Winter Classic Alumni Game Brings Back Memories of Youth

Posted by Dave Nichols | Friday, December 31, 2010 | 0 comments »

The game between the Washington Capitals and Pittsburgh Penguins alumni at the Winter Classic in Pittsburgh ended in a 5-5 tie, courtesy of the Caps' Peter Bondra blasting a shot from the high slot past Pens' goalie Frank Pietrangelo with less than a minute to play. 

The final result was secondary to the feelings of watching these distinguished NHL veterans lace them up again one more time.

It's hard to argue the Penguins didn't have the star power in this matchup, as Mario Lemiueux called upon all his old buddies to populate his squad.  The Penguins roster read like a Hall of Fame ballot:  Ron Francis, Bryan Trottier, Paul Coffey, Kevin Stevens, Rick Tocchet and Larry Murphy, despite the last playing more games for the Capitals in his long career.

But true to form of the Capitals great teams of the 80's and 90's, hard work in the last few minutes of this "exhibition" game earned the Washington alumni a tie.

Yes, these older gents were a few steps slower and their hands harder with age, but when the seconds were ticking away the level of play definitely stepped up, as if in unison they all realized this might be the last time they stepped onto a rink in this type of atmosphere.  Every player relished the opportunity with the joy of children taking to a pond for shinny.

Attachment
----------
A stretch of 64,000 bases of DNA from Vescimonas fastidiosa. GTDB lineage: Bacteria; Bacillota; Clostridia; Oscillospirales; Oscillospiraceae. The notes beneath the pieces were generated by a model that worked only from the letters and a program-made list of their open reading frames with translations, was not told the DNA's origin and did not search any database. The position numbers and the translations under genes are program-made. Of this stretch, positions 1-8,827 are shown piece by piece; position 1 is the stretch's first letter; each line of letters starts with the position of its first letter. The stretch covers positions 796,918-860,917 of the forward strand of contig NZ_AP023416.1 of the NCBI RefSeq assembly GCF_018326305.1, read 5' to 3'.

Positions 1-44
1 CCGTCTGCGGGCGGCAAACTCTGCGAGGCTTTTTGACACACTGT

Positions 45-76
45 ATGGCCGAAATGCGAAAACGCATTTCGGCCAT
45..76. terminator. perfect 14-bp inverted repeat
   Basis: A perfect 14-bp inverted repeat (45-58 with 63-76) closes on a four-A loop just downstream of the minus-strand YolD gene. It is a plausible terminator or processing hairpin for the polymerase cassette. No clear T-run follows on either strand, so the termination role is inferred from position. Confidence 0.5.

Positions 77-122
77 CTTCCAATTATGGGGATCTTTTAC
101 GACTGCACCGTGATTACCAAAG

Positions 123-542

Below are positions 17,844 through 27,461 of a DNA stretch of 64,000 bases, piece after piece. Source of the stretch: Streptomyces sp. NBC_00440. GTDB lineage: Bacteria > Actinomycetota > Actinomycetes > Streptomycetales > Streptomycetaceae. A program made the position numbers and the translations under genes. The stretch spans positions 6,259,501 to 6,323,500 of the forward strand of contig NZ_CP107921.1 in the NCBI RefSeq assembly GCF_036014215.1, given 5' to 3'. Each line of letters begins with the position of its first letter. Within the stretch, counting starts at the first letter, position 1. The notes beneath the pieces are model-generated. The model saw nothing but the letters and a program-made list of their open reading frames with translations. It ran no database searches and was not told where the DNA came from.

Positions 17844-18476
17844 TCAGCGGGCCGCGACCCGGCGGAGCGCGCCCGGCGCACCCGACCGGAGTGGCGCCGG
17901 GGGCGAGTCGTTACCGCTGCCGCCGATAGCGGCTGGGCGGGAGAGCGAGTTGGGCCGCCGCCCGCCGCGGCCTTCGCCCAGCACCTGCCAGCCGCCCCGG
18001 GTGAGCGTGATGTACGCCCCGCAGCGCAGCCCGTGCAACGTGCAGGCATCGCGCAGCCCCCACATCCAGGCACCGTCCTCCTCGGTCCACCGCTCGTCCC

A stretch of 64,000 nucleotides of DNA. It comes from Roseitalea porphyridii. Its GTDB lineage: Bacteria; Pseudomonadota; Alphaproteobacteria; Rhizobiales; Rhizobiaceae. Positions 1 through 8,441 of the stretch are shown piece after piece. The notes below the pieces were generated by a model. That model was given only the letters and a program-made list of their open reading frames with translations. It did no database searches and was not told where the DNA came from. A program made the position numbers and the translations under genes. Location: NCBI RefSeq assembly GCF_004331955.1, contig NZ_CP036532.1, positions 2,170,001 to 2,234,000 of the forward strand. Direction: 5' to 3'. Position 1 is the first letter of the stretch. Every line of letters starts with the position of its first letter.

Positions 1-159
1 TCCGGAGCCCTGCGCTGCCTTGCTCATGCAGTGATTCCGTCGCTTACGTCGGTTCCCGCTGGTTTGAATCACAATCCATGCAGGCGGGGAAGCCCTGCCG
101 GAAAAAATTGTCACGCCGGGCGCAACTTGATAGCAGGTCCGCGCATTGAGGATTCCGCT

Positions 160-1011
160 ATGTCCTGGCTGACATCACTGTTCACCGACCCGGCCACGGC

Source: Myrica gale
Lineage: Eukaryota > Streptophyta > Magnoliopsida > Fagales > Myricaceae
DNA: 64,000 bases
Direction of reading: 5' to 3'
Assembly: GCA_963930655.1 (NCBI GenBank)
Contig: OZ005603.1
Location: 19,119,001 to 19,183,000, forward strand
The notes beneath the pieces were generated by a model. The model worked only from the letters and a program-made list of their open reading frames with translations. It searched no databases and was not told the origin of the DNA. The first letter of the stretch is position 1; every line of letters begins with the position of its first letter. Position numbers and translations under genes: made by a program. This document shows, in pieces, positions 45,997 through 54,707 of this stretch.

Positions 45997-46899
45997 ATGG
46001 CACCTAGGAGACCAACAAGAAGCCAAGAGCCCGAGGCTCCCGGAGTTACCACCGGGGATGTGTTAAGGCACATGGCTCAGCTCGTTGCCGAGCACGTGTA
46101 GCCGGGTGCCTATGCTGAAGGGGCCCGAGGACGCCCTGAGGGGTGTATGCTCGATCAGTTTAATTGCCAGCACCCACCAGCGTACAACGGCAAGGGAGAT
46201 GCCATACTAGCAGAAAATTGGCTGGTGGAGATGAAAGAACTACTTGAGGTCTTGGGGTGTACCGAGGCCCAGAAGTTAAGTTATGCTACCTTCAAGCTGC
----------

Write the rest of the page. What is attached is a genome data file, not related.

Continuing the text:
Bondra saved his best for the final moments, but there were plenty of Caps heroes that took the ice wearing the current red uniforms.

Alan May came to play, as did Sylvain Cote on defense.  Paul Mulvey, who scored a grand total of 30 goals in his NHL career, found the net twice.  Craig Laughlin yukked it up with players on both benches.  Current assistant coach Dean Evason insinuated himself into the action, picking up two helpers.

Michael Pivonka.  Yvan Labre.  John Druce.  Nick Kypreos.  Maybe not NHL legends, but heroes to Washington, DC hockey fans nonetheless.

And Don Beaupre stood tall between the pipes, as he did for six seasons with the late 80's-early 90's Capitals.

Beaupre was one of this writer's favorite players during that era of the Capitals.  His statistics were hardly ever flashy.  Never did he win a coveted award, or really ever come close.  But his steady, veteran play led those teams to five straight playoff appearances during a critical time in this organization's history.

It was a simple joy to watch him don No. 33 and defend his cage again.

As for the spectacle of it all, it was a grand thing. 

Mario Lemieux's importance to the Penguins organization, to this city's prestigious sports history, is well documented.  The fascination with him as player and hero has not diminished with time and his retirement from play.  Every time he was on the ice shouts would go up from various parts of the stadium with requests for another goal from "The Magnificent One".

His faithful would have to be sated by his two assists, secure though in the knowledge that their hero, hockey's savior in Pittsburgh, still "had it."

Friday morning's alumni scrimmage was more than the appetizer for the bountiful buffet that New Year's Day's Winter Classic will provide.  It was a blissful walk down memory lane with many of the players that helped us fall in love with the game in the first place.